Does 'Spider-Man: Homecoming' Feature The Avengers? Robert Downey Jr.'s Iron Man Returns

Everyone knows the origin of Spider-Man by now. We've seen it performed by Tobey Maguire, and in case you missed it, by Andrew Garfield. Spider-Man: Homecoming is supposed to skip the overdone genesis, and cut straight to the webbed heart of Peter Parker, now played by Tom Holland. Besides, audiences have already been introduced to the Spider-boy in Captain America: Civil War. We've seen Peter fight amongst other superheroes in Civil War, but does Spider-Man: Homecoming feature any of the Avengers?

Sort of. We see bank-robbers dressed as Avengers in the beginning of the trailer, but we're probably not going to see any real ones other than Robert Downey Jr.'s Iron Man. The cheap, dollar-store masks are a cute touch to the film, and foreshadow that Spidey will be playing with the big boys in due time. The final shot of the trailer confirms this notion, as Spider-Man is shown swinging alongside a fully-suited, flying Tony Stark.

Spider-Man: Homecoming focuses on the trials and tribulations Peter faces as a teen. His adolescent eyes are fixed on a girl named Liz, and his heart set on saving the world. Fortunately for Peter, he has a "genius, playboy, billionaire, philanthropist" for a mentor. And when Tony takes Peter under his wing, Parker becomes more determined than ever to serve mankind. Speaking of wings, the trailer shows the web wing upgrade Stark gave Tony in an earlier teaser. The wings may be a new feature to the Spidey suit seen in films, but actually date back to the original 1962 Marvel comics.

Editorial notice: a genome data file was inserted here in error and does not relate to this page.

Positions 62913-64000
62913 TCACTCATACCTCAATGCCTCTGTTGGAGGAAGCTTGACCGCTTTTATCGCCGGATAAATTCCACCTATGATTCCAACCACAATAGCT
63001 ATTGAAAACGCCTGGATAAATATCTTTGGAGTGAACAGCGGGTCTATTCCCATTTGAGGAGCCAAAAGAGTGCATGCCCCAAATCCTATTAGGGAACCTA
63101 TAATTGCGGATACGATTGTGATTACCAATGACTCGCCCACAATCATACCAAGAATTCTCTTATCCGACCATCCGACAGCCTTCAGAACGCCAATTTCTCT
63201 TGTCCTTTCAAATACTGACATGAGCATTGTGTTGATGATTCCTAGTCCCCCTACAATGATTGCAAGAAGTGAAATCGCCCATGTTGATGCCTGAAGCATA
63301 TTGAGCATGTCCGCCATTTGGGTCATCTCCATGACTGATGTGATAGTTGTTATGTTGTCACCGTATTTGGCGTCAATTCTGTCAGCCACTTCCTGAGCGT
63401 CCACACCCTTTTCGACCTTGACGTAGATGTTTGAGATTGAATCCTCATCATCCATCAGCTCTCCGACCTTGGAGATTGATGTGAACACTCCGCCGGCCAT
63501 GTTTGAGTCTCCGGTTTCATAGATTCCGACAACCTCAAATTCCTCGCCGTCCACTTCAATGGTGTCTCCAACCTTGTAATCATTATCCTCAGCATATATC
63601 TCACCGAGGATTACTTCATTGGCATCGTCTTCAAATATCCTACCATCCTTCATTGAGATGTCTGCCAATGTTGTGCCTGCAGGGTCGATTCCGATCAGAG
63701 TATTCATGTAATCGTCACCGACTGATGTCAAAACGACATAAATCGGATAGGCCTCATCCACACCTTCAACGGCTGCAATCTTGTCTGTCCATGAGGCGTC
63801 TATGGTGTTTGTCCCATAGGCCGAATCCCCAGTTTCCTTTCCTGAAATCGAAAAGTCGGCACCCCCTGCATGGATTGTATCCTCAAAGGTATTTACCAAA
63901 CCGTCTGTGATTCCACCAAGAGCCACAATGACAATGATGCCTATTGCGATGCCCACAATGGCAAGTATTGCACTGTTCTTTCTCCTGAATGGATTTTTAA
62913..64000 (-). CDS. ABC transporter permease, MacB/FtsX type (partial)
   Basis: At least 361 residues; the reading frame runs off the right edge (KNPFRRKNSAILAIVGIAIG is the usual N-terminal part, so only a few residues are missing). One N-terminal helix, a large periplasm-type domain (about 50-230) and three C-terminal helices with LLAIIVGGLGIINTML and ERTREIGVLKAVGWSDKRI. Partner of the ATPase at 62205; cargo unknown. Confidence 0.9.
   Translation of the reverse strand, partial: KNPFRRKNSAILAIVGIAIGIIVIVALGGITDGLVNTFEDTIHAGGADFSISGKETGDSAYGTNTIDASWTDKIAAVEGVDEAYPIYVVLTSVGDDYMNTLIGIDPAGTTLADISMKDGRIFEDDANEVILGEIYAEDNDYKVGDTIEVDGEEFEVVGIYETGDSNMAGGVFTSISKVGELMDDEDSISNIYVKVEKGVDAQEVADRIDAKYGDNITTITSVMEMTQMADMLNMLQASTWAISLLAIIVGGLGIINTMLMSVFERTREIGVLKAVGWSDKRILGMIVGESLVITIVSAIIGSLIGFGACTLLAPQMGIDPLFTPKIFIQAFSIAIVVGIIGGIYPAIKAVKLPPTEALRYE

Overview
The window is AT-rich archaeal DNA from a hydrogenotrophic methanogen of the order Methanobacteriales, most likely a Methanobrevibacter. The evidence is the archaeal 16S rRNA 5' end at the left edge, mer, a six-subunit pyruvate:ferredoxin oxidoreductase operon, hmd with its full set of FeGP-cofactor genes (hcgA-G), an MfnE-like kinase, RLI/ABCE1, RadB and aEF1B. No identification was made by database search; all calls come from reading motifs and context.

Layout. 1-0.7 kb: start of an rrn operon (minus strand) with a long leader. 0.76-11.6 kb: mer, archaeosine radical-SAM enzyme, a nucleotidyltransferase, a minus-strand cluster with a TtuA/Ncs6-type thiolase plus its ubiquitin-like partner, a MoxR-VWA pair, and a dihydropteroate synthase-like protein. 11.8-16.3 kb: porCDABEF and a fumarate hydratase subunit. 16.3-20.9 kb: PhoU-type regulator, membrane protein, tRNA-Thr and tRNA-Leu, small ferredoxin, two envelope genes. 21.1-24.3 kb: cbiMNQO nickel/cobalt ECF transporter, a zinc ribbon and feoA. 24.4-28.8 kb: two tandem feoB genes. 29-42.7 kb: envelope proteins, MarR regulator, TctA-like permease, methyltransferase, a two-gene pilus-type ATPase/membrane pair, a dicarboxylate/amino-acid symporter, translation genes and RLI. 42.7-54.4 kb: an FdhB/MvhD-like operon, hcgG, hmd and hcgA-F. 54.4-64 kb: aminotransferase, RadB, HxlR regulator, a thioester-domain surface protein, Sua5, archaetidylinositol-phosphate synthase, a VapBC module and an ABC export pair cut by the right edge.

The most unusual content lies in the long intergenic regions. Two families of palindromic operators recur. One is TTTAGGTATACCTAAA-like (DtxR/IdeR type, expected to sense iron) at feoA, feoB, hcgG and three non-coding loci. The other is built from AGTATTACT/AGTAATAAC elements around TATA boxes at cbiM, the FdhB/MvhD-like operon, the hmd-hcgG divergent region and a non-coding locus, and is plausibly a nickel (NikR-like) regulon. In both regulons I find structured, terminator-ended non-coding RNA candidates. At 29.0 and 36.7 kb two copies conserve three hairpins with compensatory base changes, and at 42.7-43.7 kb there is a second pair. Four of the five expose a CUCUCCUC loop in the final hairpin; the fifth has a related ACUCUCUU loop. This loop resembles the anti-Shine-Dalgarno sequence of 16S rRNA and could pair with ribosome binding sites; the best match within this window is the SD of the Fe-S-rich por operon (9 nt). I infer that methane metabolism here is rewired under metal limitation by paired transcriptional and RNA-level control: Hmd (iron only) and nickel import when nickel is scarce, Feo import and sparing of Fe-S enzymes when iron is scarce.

Tony gifts Peter more than just technological advances in the teaser, he provides some sound advice. Iron Man may not have any children, but he easily treats Peter like his own son. In the trailer, we get a look at what parenting style Tony would take if he ever fathered some iron babies. With his arm on Parker's shoulder, the billionaire warns the budding superhero to "forget the flying monster guy [because] there are people who handle these sort of things." Even though the advice aggravates Peter, Tony's words are only showing that he cares for the kid, and doesn't want to see Peter put in harm's way, at least not until he's ready.

The audience can tell how much Tony cares, but he cloaks his fondness for Peter. In a car scene in the trailer, Tony appears to give his mentee a hug, but then states "That's not a hug, I'm just grabbing the door for you."

Perhaps the connection he forges with Peter is his way of making up for the bond he missed out on with his father. Either way, it's really pleasant, and comedic, to see a semi-nurturing side from the brainiac. It would be great to see more sarcastic father/son moments, like this one, shine throughout the flick.